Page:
Greison Rabelo de Oliveira1 , Sergio Olate2,3 , Leandro Pozzer4 , Lucas Cavalieri-Pereira4 , Jaime G, Rodrigues-Chessa5 , José Ricardo Albergaría-Barbosa4.
1Division of Oral and Maxillofacial Surgery, Universidade Estadual do Oeste do Paraná, Brazil; 2Division of Oral and Maxillofacial Surgery, Universidad de La Frontera, Chile; 3Center for Biomedical Research, Universidad Autónoma de Chile, Chile; 4Division of Oral and Maxillofacial Surgery, Pracicaba Dental School, State University of Campinas, Brazil; 5Division of Oral and Maxillofacial Surgery, Universidad de San Martín de Porres, Perú.
The aim of this research was to evaluate bacterial contamination along the implant-abutment interface in relation to the size of the interface. 80 brand name implants were used, 40 internal-hex and 40 external-hex. The implants were handled in a sterile atmosphere inside a box, where they were inoculated with 0.3 μl of the Streptococcus sanguis ATCC10556 bacterium in the interior and the abutment was immediately installed with a torque of 30 Ncm for the external-hex and 20 Ncm for the internal-hex; the system was included in an Eppendorf control for 30 seconds and then placed in an Eppendorf control for 30 days. The implants were removed and assessed under a scanning electron microscope while the Eppendorf controls were bred in blood agar to analyze the colonies formed.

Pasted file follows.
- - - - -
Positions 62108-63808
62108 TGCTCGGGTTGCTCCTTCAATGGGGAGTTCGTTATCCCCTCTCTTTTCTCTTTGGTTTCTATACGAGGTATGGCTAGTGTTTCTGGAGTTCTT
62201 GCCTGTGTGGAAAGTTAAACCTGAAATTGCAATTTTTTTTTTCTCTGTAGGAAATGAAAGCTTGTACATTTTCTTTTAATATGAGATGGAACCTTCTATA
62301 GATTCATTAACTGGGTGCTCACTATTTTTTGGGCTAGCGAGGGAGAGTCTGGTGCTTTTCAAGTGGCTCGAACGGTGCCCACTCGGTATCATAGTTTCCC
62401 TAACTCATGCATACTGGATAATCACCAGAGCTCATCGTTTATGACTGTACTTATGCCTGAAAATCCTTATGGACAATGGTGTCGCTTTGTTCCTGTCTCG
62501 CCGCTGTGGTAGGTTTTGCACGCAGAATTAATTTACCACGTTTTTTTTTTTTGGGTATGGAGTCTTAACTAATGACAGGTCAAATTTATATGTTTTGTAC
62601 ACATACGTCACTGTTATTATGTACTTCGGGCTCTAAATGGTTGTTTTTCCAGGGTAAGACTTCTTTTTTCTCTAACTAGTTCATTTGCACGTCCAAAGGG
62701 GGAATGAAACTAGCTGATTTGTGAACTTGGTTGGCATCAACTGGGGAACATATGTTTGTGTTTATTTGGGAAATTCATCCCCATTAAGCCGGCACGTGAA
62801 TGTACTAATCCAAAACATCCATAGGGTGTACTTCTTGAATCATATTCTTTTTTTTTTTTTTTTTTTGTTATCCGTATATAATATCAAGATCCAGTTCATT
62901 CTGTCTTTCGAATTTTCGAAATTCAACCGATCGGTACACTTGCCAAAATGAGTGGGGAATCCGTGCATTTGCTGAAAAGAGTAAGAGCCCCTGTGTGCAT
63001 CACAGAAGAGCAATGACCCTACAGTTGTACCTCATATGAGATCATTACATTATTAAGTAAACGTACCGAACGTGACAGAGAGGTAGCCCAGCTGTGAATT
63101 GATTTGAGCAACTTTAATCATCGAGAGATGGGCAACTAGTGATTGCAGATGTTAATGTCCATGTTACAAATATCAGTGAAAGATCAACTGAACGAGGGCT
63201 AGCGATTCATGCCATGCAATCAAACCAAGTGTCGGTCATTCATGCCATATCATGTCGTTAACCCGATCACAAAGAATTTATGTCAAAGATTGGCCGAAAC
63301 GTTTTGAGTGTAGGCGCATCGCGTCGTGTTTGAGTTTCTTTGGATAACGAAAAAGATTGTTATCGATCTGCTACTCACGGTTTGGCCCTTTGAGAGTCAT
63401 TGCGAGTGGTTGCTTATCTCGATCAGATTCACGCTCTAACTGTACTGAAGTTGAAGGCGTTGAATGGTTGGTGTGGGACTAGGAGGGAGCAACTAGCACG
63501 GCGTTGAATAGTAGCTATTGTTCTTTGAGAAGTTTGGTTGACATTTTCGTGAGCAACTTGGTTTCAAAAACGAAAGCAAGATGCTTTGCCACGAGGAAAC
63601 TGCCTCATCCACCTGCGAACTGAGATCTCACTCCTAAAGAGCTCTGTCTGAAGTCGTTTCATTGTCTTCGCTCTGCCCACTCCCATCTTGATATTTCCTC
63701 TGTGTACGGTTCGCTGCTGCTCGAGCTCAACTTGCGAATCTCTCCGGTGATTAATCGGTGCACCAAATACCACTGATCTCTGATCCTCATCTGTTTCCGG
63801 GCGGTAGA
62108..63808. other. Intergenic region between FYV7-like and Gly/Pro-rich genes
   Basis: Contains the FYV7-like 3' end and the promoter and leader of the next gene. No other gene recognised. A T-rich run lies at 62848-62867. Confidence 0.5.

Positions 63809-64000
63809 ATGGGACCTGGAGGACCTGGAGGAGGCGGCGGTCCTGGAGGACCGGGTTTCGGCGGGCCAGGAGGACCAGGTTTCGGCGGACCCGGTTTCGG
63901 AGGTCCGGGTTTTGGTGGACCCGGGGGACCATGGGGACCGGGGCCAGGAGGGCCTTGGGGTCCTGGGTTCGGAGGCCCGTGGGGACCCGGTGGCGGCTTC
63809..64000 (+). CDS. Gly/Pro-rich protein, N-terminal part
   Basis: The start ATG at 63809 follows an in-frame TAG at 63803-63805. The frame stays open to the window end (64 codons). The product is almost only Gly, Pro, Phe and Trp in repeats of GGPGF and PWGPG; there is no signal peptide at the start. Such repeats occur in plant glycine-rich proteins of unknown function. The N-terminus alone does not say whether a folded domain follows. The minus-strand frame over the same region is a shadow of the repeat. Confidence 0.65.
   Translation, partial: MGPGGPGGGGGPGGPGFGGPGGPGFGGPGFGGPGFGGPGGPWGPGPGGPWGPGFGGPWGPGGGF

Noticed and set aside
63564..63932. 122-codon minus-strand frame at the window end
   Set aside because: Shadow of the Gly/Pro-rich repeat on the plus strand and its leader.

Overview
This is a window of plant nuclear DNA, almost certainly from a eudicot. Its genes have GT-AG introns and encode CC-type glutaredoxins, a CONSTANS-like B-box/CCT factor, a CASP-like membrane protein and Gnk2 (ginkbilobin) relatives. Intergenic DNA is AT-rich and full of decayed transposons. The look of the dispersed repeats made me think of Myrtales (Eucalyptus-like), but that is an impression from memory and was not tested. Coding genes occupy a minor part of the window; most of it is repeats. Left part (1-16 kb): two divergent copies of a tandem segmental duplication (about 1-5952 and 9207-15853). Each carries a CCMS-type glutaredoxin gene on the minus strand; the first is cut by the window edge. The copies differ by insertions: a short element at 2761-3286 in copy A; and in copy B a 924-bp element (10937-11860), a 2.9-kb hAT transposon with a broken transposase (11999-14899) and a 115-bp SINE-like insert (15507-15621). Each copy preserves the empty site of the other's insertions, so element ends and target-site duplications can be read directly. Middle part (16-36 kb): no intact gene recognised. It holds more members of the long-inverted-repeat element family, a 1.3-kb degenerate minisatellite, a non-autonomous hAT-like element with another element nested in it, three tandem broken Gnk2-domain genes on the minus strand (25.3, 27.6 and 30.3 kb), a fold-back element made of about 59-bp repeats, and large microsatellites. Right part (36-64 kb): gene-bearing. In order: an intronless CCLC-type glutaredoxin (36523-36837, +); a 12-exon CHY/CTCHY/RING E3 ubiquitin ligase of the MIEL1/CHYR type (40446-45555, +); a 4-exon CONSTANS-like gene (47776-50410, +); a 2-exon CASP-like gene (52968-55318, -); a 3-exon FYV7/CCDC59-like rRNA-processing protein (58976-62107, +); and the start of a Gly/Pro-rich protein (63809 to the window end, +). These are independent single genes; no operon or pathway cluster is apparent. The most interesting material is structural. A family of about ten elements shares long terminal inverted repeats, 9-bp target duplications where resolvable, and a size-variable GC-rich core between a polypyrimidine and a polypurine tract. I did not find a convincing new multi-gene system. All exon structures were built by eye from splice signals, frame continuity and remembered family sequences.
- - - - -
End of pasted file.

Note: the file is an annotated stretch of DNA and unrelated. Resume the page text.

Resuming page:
The data were analyzed using the Chi-squared, Kruskal-Wallis and Mann-Whitney tests, considering a value of p<0.05 to obtain statistical significance. Five implants were excluded due to probable external contamination.
Microspaces of up to 86.8 μm were observed in the external-hex implants and up to 53.9 μm in the internal-hex implants with no significant differences between the different systems being observed (p>0.05). The contamination observed was produced mainly in the external-hex implants and statistically significant differences were observed between the different hex systems from the same company. No significant differences were observed between interface size and bacterial contamination. Within our limitations, there was no relation between the size of the implant-abutment interface and bacterial contamination with Streptococcus sanguis ATCC10556.